Interested applicants should send a cover letter and resume to the CECC to Judy Wright, Director of Administration via e-mail to Judy.Wright@mail.house.gov or via fax to (202) 226-3804, attention: Judy Wright.
Saturday, October 28, 2006
Beijing University's Chinalawinfo site recently posted an interesting article on the various ways polluting enterprises obtain protection from enforcement of environmental law. The article focused on the industrial parks established by local governments. It seems that in order to attract investors, local government typically make promises such as that environmental protection agencies shall be allowed to inspect only once a year and may not enter the park at all without permission of the park administration, or that enterprises with investment above a certain floor shall be exempted from all administrative fees. One industrial park promised a "two no-contact" policy: enterprises would have no contact with local people who had lost their land to the enterprise and would have no contact with various functional agencies in acquiring necessary permits to operate; all would be handled by the park administration. In many cases the head of the park administration is a county leader; as such, he/she outranks the head of the local environmental protection agency (who has a ke ranking) and may therefore ignore it.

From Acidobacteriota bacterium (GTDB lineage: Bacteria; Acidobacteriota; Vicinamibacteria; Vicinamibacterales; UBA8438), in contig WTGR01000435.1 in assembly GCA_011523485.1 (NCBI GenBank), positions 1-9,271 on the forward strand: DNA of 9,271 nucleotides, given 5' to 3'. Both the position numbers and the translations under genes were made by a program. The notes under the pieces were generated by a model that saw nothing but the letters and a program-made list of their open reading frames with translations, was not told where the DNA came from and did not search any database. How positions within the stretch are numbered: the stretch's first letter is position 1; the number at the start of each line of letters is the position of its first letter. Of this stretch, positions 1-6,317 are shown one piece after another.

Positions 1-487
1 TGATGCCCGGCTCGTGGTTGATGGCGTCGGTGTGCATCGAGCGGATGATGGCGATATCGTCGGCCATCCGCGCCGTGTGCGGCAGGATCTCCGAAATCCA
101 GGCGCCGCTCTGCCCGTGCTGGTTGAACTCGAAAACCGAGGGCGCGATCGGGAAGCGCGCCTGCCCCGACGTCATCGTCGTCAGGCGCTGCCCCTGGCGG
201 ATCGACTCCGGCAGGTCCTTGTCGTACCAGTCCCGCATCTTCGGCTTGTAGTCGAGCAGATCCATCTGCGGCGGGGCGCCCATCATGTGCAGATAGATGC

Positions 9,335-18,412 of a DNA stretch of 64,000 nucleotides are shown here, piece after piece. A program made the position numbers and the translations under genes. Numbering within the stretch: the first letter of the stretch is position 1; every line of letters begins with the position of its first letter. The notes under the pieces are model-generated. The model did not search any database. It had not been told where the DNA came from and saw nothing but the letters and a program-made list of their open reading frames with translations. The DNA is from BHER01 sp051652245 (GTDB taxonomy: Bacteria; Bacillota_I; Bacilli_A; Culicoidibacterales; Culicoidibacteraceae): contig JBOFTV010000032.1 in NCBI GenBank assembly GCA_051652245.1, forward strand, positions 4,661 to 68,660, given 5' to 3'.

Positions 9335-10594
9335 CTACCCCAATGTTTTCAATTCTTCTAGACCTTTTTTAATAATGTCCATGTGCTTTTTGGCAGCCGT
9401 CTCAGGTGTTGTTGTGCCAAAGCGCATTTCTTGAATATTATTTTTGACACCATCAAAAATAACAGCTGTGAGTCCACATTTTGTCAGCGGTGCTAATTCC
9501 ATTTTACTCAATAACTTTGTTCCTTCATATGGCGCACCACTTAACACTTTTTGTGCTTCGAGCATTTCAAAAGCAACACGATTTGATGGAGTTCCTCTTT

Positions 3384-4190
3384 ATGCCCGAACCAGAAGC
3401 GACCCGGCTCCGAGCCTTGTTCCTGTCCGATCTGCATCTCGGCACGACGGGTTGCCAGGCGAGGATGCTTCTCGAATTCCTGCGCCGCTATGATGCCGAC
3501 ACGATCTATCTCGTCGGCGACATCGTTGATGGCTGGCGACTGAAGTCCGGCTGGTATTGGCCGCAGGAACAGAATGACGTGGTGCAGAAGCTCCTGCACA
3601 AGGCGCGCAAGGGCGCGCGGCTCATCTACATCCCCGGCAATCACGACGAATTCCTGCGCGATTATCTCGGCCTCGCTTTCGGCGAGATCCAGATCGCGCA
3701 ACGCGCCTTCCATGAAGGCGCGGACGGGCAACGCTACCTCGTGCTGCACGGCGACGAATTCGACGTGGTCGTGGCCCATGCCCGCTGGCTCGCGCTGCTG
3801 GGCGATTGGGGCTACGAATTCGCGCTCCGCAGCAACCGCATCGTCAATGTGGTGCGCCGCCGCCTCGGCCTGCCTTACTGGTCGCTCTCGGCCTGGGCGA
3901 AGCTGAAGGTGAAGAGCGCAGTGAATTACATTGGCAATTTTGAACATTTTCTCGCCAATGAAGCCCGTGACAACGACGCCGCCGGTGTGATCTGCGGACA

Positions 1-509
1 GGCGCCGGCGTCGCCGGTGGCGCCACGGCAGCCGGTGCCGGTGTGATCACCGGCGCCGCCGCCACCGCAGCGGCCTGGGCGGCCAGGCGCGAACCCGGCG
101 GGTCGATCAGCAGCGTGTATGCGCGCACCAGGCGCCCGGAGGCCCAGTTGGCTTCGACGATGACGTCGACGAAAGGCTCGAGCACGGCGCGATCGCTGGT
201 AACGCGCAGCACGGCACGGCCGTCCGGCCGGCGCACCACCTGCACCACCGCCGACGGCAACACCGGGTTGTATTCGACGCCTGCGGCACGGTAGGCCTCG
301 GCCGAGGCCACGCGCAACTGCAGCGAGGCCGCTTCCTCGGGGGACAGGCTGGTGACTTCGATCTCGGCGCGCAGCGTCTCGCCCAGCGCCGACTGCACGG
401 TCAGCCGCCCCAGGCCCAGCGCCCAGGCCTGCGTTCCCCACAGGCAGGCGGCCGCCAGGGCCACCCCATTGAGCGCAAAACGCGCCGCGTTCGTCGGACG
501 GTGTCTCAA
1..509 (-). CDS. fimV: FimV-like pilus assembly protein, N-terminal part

This article points up a feature of the Chinese political-legal system that, interestingly, has persisted virtually unchanged for decades despite the seismic changes occurring elsewhere in the system: the distribution of state authority according to a principle of rank. In other words, in asking whether A has the power to order B to do something, one could ask, "What is A's lawful sphere of jurisdiction?" or one could ask, "What is the rank of A (or A's agency) relative to B?" It's not that the first question is meaningless or never asked; it's just that the second question is an extremely important one, and we can't understand how China works - at least most of the time - without asking it.
The venerable Northwest Institute of Politics and Law (Xibei Zhengfa Xueyuan 西北政法学院) has just received permission from the Ministry of Education to change its name to the Northwest University of Politics and Law (Xibei Zhengfa Daxue 西北政法大学). The MOE notice, addressed to the Shaanxi Provincial People's Government, adds that the provincial government is to be responsible for all "expenses needed for development" of the university.